Another Moon Might Be Orbiting Earth, And Scientists Say They Know Where It Came From


Kay Smythe News and Commentary Writer
Font Size:

A near-earth asteroid (NEA) called Kamo’oalewa is orbiting us as a “minimoon” and scientists said Friday that they may know its origin story.

The Kamo’oalewa asteroid orbits in time with Earth and may just be a shattered piece of our regular moon, according to a study published in the journal Nature Astronomy. The research argues that Kamo’oalewa was likely flung into our immediate cosmos when a different mile-wide asteroid collided with our moon, creating the Giordano Bruno crater.

The surface of Kamo’oalewa reflects light in the same way as weathered lunar rocks. Its size, spin and age also match our moon and the enormous crater on the far side of the moon.

“The possibility of a lunar-derived origin adds unexpected intrigue to the [Tianwen-2] mission and presents additional technical challenges for the sample return,” the study’s co-author, Bin Cheng, told Science. The Tianwen-2 mission will likely launch in 2025 as a sample-return mission to Kamo’oalewa that should take around two and a half years. (RELATED: NASA Makes Major Mars Announcement. Can You Help?)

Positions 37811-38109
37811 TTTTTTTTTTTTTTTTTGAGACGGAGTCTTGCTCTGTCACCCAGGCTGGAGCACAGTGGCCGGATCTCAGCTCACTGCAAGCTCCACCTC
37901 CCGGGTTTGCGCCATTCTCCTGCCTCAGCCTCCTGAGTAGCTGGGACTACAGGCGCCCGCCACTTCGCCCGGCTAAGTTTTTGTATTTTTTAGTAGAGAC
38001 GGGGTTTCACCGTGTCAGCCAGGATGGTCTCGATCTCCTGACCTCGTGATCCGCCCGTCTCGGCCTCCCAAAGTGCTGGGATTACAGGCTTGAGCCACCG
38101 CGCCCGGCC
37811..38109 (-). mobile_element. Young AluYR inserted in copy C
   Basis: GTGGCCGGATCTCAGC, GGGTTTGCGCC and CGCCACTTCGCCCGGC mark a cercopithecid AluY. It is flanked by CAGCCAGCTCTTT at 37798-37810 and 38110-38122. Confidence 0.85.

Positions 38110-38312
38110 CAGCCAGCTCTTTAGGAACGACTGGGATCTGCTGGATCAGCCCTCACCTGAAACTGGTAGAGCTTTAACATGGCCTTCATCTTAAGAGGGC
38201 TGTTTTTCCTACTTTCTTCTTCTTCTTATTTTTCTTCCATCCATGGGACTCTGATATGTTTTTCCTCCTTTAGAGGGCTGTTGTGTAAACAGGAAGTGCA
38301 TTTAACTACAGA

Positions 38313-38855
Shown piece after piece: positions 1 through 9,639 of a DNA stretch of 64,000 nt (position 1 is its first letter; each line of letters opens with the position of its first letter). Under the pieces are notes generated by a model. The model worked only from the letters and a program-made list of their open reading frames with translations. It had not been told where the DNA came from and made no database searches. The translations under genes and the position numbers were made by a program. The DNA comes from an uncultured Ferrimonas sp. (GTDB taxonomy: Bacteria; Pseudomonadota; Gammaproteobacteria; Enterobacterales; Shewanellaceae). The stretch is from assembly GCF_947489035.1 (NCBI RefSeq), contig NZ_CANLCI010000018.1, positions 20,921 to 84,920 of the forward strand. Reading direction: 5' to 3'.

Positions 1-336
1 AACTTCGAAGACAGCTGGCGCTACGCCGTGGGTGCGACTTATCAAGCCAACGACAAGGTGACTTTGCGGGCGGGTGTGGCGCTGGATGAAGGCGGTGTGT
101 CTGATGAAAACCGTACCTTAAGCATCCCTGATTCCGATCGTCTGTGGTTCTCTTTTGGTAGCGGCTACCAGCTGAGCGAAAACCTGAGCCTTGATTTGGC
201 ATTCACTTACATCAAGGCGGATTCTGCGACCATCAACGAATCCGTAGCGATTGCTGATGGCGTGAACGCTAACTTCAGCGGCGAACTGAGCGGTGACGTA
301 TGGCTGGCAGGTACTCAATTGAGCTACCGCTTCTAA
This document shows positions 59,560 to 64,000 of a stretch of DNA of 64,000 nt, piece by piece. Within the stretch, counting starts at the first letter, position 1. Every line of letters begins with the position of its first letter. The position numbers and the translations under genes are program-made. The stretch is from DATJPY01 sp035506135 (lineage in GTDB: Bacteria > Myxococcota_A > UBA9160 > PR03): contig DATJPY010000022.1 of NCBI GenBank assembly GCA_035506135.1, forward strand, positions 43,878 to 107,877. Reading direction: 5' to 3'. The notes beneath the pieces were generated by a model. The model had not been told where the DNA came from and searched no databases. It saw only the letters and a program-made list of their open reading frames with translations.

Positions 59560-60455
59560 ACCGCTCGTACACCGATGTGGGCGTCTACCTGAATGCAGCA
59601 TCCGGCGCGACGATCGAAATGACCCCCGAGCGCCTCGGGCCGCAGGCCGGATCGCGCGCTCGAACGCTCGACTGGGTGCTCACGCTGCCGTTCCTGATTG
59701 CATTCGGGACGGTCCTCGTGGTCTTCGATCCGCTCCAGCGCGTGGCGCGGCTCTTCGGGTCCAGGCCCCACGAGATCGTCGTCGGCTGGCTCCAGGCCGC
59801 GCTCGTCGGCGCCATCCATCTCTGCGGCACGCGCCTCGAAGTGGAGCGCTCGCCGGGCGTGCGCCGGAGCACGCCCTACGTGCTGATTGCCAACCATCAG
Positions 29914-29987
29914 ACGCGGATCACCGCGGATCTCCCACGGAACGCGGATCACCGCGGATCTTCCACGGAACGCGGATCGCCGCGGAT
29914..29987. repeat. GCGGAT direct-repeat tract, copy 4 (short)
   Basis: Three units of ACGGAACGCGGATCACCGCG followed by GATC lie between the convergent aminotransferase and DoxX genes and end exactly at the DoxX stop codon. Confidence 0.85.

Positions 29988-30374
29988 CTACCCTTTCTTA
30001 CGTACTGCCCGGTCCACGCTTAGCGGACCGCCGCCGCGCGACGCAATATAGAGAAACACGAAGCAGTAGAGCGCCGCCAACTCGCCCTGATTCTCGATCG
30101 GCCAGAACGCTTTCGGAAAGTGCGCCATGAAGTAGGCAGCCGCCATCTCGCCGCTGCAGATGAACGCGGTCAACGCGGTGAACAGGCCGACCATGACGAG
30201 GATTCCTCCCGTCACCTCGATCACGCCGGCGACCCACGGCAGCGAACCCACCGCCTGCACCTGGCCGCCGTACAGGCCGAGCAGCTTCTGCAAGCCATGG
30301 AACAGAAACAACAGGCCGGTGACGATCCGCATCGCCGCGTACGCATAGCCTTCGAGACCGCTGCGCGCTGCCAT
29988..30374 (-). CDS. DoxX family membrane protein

The minimoon itself was first noted in 2016 by experts at Hawaii’s Haleakala Observatory, according to Live Science. Though it is pretty small, at just 100 to 200 feet in diameter, it orbits the sun on a similar path to Earth.